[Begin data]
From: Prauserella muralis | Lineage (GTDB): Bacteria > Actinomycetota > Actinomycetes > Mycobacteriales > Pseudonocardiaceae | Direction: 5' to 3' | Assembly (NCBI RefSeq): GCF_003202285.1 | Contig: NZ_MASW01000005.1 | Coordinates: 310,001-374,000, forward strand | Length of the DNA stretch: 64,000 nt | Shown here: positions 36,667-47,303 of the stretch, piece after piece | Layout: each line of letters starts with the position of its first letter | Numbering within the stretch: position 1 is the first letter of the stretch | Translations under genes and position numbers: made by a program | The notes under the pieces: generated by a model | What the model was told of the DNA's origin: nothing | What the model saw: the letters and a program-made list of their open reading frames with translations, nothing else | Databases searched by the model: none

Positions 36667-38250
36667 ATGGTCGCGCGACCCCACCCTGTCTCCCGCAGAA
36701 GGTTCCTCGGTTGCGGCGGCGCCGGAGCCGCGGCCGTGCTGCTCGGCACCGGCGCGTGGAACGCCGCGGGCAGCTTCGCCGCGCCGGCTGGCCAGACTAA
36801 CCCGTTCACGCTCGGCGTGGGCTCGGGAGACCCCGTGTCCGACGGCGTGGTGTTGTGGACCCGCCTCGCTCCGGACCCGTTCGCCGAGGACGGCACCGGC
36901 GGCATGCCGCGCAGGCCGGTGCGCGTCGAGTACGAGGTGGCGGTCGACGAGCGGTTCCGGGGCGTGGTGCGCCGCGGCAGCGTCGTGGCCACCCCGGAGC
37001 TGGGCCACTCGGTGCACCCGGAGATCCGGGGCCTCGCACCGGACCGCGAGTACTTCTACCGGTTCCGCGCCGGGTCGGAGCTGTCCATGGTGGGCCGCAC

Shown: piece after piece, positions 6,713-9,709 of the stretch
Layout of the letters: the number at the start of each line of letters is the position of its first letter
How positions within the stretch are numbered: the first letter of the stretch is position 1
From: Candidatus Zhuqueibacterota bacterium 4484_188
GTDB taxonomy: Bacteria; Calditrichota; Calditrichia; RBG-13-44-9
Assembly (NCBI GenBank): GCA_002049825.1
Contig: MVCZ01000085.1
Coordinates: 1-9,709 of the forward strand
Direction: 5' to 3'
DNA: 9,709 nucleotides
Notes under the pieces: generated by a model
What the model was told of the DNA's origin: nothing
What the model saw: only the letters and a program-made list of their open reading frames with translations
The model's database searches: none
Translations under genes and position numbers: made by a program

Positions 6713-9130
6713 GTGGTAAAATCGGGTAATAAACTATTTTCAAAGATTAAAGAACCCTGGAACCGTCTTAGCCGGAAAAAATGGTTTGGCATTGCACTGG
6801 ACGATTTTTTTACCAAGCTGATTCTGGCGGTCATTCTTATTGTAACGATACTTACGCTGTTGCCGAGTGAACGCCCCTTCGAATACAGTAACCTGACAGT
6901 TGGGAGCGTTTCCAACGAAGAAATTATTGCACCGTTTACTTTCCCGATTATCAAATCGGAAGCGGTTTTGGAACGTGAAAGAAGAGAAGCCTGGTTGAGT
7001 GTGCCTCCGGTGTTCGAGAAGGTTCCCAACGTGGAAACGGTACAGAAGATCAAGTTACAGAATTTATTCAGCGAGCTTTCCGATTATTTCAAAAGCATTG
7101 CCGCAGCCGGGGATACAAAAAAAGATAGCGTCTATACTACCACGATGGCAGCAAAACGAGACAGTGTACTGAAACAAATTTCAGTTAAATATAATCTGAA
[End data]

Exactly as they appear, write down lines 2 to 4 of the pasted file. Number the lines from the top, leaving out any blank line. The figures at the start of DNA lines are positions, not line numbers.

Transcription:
Positions 36667-38250
36667 ATGGTCGCGCGACCCCACCCTGTCTCCCGCAGAA
36701 GGTTCCTCGGTTGCGGCGGCGCCGGAGCCGCGGCCGTGCTGCTCGGCACCGGCGCGTGGAACGCCGCGGGCAGCTTCGCCGCGCCGGCTGGCCAGACTAA